When I was young and drinking (I quit when I turned 50 last year), I came up with a cocktail that is perfect for hot summer afternoons, I call it the Poor Man’s Margarita.  Great for those moments right after mowing the yard in 90 degree heat.  It’ll take the edge off the pending heat stroke, take your mind of the chigger bites, and give you another reason to be dizzy.  Oh yeah… it’s good.  The drink is made by mixing a shot of tequila in a glass of iced Fresca.  Sometimes a little more tequila than that, it depends on how many you’ve already had prior to mixing this one.  As you probably know, Fresca is a carbonated lime aid drink of sorts and tastes somewhat like, well a little like anyway, a margarita mixed with 7 up.  Yes, Fresca is still available, but you have to look for it.  Throw in an optional slice of lime and you have a perfect and easy drink for a hot afternoon, but never use salt.  Why do I bring this up?   Well, like making a real margarita can be a bit expensive and getting the right mix of ingredients can be tedious, club fitting can be expensive and tedious as well.  Like I usually opted for the Poor Man’s version of the drink, in club fitting I have also opted for the poor man’s version for my irons.  I’ll explain.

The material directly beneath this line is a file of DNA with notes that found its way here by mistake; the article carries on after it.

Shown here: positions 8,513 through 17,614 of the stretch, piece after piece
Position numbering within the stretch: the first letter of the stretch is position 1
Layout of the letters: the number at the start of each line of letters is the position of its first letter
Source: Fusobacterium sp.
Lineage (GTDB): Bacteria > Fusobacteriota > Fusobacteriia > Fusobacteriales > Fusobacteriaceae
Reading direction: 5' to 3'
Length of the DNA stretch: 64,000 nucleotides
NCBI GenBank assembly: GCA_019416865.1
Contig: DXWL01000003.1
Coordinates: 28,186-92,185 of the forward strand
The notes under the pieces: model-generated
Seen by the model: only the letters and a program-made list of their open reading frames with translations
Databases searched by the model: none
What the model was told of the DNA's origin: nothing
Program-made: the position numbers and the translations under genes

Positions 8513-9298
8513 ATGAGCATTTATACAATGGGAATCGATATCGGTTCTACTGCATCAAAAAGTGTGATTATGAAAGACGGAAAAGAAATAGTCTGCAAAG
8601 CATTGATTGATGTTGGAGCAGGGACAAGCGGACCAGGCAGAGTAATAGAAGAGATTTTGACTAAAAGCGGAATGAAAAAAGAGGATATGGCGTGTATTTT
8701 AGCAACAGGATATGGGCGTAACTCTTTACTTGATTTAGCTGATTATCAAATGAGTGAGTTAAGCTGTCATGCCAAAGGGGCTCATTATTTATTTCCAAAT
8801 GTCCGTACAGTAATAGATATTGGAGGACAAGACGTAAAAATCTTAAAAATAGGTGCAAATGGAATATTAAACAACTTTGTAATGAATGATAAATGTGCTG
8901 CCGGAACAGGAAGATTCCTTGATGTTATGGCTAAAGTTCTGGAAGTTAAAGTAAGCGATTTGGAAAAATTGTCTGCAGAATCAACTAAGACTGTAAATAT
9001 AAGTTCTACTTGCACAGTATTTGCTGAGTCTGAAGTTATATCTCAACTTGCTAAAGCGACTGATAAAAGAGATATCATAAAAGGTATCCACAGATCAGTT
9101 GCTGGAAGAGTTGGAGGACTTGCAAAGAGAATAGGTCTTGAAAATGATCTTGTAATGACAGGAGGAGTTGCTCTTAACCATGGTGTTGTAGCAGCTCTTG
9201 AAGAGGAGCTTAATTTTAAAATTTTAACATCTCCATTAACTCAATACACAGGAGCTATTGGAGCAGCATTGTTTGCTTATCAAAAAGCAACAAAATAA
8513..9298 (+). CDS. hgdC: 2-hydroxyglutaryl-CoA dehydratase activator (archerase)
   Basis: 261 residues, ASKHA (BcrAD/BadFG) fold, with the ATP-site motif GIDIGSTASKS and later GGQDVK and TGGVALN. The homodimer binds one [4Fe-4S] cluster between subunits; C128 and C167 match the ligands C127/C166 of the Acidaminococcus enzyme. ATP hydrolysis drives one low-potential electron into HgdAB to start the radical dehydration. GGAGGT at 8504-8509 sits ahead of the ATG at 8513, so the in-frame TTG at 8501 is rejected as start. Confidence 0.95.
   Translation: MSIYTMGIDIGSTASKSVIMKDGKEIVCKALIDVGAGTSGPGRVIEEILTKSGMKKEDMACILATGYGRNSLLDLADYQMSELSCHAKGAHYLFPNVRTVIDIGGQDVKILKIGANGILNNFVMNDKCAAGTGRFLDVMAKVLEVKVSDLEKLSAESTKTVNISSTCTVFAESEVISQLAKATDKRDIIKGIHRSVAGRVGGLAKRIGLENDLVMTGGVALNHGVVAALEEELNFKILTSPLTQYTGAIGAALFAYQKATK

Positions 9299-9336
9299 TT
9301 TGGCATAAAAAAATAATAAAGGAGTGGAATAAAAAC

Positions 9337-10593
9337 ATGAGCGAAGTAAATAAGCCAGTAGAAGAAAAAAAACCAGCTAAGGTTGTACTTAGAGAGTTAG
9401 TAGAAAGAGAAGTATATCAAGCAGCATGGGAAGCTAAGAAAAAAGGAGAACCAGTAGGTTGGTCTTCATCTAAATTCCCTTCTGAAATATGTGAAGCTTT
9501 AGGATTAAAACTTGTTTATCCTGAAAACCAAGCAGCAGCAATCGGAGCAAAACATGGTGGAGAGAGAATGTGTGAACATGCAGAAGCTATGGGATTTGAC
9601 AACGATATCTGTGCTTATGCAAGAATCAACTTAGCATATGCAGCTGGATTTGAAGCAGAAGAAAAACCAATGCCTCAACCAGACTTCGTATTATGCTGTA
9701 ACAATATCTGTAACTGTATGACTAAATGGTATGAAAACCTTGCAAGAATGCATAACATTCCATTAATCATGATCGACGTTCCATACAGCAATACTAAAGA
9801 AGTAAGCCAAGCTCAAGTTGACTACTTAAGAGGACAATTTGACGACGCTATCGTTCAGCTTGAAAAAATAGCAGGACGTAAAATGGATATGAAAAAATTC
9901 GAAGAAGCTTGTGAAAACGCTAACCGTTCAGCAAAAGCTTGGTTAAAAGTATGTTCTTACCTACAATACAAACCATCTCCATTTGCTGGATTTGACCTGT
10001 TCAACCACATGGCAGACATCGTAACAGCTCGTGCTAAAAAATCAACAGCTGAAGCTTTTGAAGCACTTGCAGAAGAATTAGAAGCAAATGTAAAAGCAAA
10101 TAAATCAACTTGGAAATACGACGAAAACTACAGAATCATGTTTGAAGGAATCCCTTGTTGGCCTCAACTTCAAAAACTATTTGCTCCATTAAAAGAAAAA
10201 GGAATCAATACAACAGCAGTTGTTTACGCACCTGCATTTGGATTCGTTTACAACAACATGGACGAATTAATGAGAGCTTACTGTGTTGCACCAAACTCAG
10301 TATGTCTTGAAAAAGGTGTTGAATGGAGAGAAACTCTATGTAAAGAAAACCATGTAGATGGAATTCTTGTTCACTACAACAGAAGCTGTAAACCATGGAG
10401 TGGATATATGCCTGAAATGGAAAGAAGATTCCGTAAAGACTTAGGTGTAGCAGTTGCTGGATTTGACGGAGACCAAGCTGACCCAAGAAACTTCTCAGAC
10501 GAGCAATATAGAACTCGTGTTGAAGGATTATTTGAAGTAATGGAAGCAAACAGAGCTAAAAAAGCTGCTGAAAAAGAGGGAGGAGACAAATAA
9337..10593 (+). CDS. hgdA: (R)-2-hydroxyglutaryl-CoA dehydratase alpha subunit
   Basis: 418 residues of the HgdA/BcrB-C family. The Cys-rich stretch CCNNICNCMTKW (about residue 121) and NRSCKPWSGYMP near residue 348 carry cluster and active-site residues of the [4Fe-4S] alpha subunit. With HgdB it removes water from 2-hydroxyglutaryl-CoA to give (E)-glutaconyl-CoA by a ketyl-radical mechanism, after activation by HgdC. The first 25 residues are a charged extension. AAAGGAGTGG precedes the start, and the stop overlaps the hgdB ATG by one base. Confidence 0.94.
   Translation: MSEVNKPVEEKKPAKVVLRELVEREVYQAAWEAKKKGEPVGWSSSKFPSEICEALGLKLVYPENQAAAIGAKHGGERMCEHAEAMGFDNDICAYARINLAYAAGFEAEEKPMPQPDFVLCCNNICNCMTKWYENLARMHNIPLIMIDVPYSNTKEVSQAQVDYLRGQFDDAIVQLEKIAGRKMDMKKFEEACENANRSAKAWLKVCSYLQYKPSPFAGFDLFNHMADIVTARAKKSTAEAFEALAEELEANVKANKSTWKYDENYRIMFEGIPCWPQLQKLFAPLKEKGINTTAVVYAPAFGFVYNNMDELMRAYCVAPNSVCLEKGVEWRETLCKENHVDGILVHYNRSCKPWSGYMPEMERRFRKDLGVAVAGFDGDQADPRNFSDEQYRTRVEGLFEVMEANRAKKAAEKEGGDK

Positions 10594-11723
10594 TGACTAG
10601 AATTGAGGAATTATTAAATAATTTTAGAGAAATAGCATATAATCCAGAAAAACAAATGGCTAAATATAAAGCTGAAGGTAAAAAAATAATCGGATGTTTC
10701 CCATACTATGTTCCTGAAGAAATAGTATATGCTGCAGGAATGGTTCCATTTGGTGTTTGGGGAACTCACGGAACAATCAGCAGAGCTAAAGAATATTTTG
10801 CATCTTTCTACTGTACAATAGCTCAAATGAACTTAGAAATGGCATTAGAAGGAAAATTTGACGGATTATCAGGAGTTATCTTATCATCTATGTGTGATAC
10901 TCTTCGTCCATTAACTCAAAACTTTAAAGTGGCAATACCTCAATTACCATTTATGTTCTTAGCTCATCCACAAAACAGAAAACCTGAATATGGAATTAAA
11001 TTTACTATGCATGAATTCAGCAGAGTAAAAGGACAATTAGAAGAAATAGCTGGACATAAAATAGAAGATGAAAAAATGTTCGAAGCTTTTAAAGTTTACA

I have been doing a bit of research into the variables involved with proper club fitting.  I am not an expert, but I am a weekend golf warrior and know just enough to be dangerous and this is what I know.  Follow me here…  You’ll contact your local pro or fitting expert and get a quote for an iron fitting, driver fitting, putter fitting, or all of the above.  The costs can range from $300 down to about $100 depending upon the technology used and the fittings desired.  I’m sure there are those who will fit you for more $, but I have a place I trusted and $300 is what they charge now for the ‘full monty.’  Let’s just say you go for an iron fitting.  When you go for the fitting they will measure your height, arm length, wrist to ground distance, and the span of your hand to start the process.  This will give them a starting point for a grip size, shaft length from standard, and the appropriate lie angle.  You’ll get a couple of clubs – say 7 irons of differing makes – and hit some balls from a lie board.  Based on the marks on the taped sole of the clubs from the lie board he will refine a lie angle to your swing (assuming there is a club with the length shaft you require!).  Now that you have the right lie angle and length shaft, you’ll hit some balls to determine your swing speed which will give the pro an idea of the shaft type you require.  By shaft type, I mean should it be a regular flex shaft, a stiff flex shaft, and so on.  It can also be either graphite or steel, but for the purposes here, let’s just say steel.  Here’s where the technology comes in.  He may have a custom sensor golf simulator package that when you hit a ball will tell him club speed, launch angle, ball speed off the club face, spin rate, distance, shot shape, shot dispersion, which testicle hangs lower in the follow through, and the list goes on.  Now the pro will tell you that there are no industry standards to shaft flex.  A Ping stiff may not be a Mizuno stiff (if they are different shaft makers), that is, one may be subtly softer than another .  So, if you are getting fitted because you are looking to reshaft an existing set or order new,  he will recommend you get the shafts frequency matched and spined.  Oh yeah, you’ll also of course need shafts with the correct kick point (oh I am sorry we call it ‘bend profile’ now) so that you get the correct shot trajectory.  So now we have chosen the maker and flex of the shafts and will frequency match them.  The pro (or company you order from) will individually fit the shaft on an apparatus that attaches to the butt end extending the shaft horizontally so that the tip is free and unattached.  He will then put a standard weight on the tip, pull it down a standard distance and it will begin to oscillate.  The oscillation rate is measured on each shaft to determine stiffness.  Depending on the rate of oscillation and desired stiffness, the pro will then enter into a process called tipping.  He will cut the correct amount of shaft to length from the butt and the tip to establish the desired oscillations which will translate into the desired frequency or stiffness.  Once that is complete, he then spines the shaft.  Spining is accounting for inaccuracies in manufacturing of the shaft where stiffness may be different depending upon the side of the shaft that must bend during the swing.  He is effectively finding the spine of the shaft so that when the club head is attached, the spine is in the appropriate position.  Does your head hurt?  Do you want a stiff Poor Man yet?